Recruitment Genius: Senior Digital Marketing Consultant

£28000 - £45000 per annum: Recruitment Genius: A Senior Digital Marketing Cons...

Recruitment Genius: Assistant Stores Keeper

£16640 - £18500 per annum: Recruitment Genius: An Assistant Stores Keeper is r...

Recruitment Genius: Claims Administrator

£16000 - £18500 per annum: Recruitment Genius: This is an excellent opportunit...

Recruitment Genius: Software Developer - C# / ASP.NET / SQL

£17000 - £30000 per annum: Recruitment Genius: Developer required to join a bu...

Day In a Page

 

General Election 2015: The SNP and an SMC (Salmond-Murdoch Conspiracy)

Matthew Norman
'It was first time I had ever tasted chocolate. I kept a piece, and when Amsterdam was liberated, I gave it to the first Allied soldier I saw'

Bread from heaven

Dutch survivors thank RAF for World War II drop that saved millions
Britain will be 'run for the wealthy and powerful' if Tories retain power - Labour

How 'the Axe' helped Labour

UK will be 'run for the wealthy and powerful' if Tories retain power
Rare and exclusive video shows the horrific price paid by activists for challenging the rule of jihadist extremists in Syria

The price to be paid for challenging the rule of extremists

A revolution now 'consuming its own children'
Welcome to the world of Megagames

Welcome to the world of Megagames

300 players take part in Watch the Skies! board game in London
'Nymphomaniac' actress reveals what it was really like to star in one of the most explicit films ever

Charlotte Gainsbourg on 'Nymphomaniac'

Starring in one of the most explicit films ever
Robert Fisk in Abu Dhabi: The Emirates' out-of-sight migrant workers helping to build the dream projects of its rulers

Robert Fisk in Abu Dhabi

The Emirates' out-of-sight migrant workers helping to build the dream projects of its rulers
Vince Cable interview: Charging fees for employment tribunals was 'a very bad move'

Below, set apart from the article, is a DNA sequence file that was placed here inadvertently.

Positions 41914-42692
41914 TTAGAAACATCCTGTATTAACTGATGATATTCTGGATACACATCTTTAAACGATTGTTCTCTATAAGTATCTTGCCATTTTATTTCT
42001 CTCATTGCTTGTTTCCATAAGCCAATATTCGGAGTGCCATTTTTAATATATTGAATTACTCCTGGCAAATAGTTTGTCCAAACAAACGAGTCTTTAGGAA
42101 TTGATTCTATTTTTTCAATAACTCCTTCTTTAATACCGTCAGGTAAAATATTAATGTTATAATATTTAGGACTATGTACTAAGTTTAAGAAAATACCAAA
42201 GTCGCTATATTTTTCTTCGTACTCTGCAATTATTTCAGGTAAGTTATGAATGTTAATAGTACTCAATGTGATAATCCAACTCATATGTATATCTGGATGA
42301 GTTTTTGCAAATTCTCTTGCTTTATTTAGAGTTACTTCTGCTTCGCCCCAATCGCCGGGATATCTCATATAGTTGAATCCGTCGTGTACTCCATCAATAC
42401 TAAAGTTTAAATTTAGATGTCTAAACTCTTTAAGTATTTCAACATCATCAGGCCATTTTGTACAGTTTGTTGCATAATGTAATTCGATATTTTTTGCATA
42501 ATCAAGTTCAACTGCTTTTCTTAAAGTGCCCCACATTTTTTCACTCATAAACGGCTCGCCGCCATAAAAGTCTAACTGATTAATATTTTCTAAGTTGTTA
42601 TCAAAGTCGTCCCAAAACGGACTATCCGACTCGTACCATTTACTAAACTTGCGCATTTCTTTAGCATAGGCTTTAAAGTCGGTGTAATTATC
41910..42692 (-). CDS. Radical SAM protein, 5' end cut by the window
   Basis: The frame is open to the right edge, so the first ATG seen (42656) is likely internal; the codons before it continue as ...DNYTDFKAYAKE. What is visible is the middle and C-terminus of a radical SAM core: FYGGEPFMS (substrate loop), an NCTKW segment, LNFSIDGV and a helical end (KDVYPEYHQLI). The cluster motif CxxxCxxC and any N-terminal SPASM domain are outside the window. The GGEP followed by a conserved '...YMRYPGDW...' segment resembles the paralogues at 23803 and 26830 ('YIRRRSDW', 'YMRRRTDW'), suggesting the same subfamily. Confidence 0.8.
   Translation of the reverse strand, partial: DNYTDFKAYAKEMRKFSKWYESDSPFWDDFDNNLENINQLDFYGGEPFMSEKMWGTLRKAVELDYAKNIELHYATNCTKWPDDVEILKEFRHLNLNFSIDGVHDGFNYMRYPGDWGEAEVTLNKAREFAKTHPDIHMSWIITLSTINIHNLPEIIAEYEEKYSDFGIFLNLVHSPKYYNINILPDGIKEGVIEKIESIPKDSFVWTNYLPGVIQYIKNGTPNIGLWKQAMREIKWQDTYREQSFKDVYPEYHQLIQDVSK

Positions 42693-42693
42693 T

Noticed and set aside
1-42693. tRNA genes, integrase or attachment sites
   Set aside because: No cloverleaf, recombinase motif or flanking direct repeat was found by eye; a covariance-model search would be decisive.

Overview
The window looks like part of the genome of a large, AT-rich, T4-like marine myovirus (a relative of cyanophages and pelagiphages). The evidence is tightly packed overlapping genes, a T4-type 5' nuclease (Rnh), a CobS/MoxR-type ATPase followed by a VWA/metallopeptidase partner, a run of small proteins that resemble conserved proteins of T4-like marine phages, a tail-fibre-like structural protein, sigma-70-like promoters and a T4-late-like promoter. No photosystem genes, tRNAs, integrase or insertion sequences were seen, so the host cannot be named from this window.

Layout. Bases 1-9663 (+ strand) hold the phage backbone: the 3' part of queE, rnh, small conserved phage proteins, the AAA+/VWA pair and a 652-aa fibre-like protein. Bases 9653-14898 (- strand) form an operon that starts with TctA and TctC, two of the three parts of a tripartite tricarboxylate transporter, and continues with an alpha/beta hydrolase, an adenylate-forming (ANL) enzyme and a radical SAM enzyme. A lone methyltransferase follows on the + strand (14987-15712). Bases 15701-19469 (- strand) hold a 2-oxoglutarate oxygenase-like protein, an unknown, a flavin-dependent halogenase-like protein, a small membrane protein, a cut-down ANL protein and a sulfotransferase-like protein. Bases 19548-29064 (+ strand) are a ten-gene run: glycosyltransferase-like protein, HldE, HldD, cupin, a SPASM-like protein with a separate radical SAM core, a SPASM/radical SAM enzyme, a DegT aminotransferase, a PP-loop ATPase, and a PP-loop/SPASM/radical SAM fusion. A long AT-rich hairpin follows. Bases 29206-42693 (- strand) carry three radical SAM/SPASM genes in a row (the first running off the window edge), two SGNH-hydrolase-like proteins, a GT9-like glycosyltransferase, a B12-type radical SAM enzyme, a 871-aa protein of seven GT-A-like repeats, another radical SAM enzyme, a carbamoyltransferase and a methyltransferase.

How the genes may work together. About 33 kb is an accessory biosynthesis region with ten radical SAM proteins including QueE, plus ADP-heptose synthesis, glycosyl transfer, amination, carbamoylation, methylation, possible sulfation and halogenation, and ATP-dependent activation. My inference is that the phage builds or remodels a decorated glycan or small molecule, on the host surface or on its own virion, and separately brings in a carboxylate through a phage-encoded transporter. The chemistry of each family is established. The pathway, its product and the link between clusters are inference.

Vince Cable exclusive interview

Charging fees for employment tribunals was 'a very bad move'
Iwan Rheon interview: Game of Thrones star returns to his Welsh roots to record debut album

Iwan Rheon is returning to his Welsh roots

Rheon is best known for his role as the Bastard of Bolton. It's gruelling playing a sadistic torturer, he tells Craig McLean, but it hasn't stopped him recording an album of Welsh psychedelia
Russell Brand's interview with Ed Miliband has got everyone talking about The Trews

Everyone is talking about The Trews

Russell Brand's 'true news' videos attract millions of viewers. But today's 'Milibrand' interview introduced his resolutely amateurish style to a whole new crowd
Morne Hardenberg interview: Cameraman for BBC's upcoming show Shark on filming the ocean's most dangerous predator

It's time for my close-up

Meet the man who films great whites for a living
Increasing numbers of homeless people in America keep their mobile phones on the streets

Homeless people keep mobile phones

A homeless person with a smartphone is a common sight in the US. And that's creating a network where the 'hobo' community can share information - and fight stigma - like never before
'Queer saint' Peter Watson left his mark on British culture by bankrolling artworld giants

'Queer saint' who bankrolled artworld giants

British culture owes a huge debt to Peter Watson, says Michael Prodger
Pushkin Prizes: Unusual exchange programme aims to bring countries together through culture

Pushkin Prizes brings countries together

Ten Scottish schoolchildren and their Russian peers attended a creative writing workshop in the Highlands this week
14 best kids' hoodies

14 best kids' hoodies

Don't get caught out by that wind on the beach. Zip them up in a lightweight top to see them through summer to autumn
Robert Fisk in Abu Dhabi: The acceptable face of the Emirates

The acceptable face of the Emirates

Has Abu Dhabi found a way to blend petrodollars with principles, asks Robert Fisk